Bill Gibron PopMatters review Amazon



14
The Man Who Fell to Earth: Criterion Collection
(Criterion)


Capitalizing on the true human space oddity that was early 70s David Bowie, director Nicholas Roeg created a quizzical, complex science fiction fantasy that had very little to do with interplanetary travails and everything to do with alienation and loneliness. Unfortunately, George Lucas and his serialized sensation Star Wars came along and changed the genre dynamic. As a result, The Man Who Fell to Earth never got its due. Criterion’s new treatment of the title emphasizes what a remarkably subtle and sentient film it really is. In this content laden collection we get definitive commentary from Roeg, Bowie and co-star Buck Henry, as well as engaging recent interviews with actors Candy Clark and Rip Torn. They all shed necessary light on a film that is purposefully oblique and problematically poetic — a true out of this world experience.
Bill Gibron Amazon



13
Alfred Hitchcock: Masterpiece Collection
(Universal)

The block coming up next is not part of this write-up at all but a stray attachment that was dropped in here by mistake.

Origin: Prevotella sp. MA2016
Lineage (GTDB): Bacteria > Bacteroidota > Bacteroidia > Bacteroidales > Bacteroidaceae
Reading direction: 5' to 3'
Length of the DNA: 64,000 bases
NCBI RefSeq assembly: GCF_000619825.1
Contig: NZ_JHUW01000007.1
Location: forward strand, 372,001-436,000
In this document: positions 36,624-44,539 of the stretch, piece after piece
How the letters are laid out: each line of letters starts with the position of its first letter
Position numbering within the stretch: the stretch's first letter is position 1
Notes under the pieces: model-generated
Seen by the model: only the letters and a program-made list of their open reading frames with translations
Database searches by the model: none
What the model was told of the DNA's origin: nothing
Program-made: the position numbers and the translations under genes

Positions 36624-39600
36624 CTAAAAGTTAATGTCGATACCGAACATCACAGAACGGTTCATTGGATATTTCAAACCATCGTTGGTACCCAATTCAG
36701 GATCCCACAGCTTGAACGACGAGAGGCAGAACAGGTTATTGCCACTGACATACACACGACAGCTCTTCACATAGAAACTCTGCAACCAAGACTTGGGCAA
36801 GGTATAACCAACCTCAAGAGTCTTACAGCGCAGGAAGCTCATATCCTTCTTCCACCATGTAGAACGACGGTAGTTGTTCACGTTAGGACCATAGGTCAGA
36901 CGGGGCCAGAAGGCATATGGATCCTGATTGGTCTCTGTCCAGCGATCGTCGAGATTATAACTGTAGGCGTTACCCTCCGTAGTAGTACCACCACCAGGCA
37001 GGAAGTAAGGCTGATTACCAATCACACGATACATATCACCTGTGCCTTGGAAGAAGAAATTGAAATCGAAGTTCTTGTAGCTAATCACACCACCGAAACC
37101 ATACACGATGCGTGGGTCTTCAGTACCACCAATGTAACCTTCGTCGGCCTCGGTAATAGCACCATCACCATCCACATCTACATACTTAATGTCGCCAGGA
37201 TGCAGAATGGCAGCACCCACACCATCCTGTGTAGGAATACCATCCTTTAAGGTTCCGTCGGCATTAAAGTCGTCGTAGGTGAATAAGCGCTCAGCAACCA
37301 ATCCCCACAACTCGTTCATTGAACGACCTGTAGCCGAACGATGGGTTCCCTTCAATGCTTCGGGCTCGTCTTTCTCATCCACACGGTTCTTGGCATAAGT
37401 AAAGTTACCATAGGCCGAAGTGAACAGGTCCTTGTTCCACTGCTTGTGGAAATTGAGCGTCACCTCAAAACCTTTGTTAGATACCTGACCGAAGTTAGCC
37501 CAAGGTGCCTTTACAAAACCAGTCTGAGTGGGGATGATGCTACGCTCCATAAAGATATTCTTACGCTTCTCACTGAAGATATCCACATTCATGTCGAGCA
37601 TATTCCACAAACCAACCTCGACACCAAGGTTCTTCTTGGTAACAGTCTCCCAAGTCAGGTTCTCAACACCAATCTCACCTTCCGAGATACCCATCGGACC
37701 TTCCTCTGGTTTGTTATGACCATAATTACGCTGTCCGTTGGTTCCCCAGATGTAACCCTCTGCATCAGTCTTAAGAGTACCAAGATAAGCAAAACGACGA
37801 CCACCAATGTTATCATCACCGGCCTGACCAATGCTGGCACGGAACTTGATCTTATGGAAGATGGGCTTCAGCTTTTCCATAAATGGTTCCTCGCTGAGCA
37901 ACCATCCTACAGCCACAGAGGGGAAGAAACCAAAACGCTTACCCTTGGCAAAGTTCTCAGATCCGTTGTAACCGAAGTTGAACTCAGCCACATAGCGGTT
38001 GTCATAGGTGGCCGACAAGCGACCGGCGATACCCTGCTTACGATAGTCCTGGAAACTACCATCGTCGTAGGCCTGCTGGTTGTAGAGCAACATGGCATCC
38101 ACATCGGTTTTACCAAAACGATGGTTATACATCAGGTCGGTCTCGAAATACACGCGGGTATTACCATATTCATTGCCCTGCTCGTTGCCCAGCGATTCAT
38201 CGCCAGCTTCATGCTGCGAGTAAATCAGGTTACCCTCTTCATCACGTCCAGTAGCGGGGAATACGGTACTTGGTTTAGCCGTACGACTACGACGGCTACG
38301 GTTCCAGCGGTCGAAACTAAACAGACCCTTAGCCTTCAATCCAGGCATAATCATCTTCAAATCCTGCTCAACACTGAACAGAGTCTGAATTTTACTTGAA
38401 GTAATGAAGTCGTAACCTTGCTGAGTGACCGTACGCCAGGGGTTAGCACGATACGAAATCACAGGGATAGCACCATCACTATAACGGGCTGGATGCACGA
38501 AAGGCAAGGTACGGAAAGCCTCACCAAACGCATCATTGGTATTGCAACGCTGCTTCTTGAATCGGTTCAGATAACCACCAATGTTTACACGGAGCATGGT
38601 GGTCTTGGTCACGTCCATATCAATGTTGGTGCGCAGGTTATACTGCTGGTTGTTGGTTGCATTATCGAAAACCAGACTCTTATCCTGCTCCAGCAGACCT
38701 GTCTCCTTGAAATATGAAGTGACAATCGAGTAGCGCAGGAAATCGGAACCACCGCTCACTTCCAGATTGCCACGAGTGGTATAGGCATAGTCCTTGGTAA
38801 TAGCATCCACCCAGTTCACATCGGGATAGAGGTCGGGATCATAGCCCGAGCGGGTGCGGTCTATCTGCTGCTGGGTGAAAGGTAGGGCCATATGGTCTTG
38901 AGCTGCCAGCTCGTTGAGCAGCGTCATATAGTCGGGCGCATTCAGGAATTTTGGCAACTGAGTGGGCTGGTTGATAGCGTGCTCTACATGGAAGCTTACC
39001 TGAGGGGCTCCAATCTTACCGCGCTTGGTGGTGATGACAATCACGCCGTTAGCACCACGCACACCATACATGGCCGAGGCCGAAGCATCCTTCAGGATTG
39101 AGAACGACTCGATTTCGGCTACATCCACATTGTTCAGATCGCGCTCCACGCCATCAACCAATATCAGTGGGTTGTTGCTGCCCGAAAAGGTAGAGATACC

Alfred Hitchcock. The name alone conjures an amalgam of thoughts, sensations, and associations. If you’re a fan, film student or just a lover of exceptional cinema and you’ve yet to purchase any of his work on DVD, this is a good a place to start. This collection finds some of his less significant efforts (Torn Curtain, Family Plot) but there’s plenty of classics here as well — Psycho, Rear Window and Vertigo. Also featured are Shadow of a Doubt, Rope, The Birds, The Trouble With Harry, The Man Who Knew Too Much, Marnie, and Frenzy. The complete collection includes a bonus disc (with an AFI Salute, a documentary, and two making-of movie segments for The Birds and Psycho) as well as a colorful 32-page booklet. Each film is also accompanied by a number of special features, some having more than others. Perhaps the sole annoying aspect is that because of the Universal brand, the set excludes any movie not produced by the studio. This means that classics like North by Northwest and my personal favorite Strangers on a Train aren’t included, nor are Rebecca, Notorious, and The 39 Steps.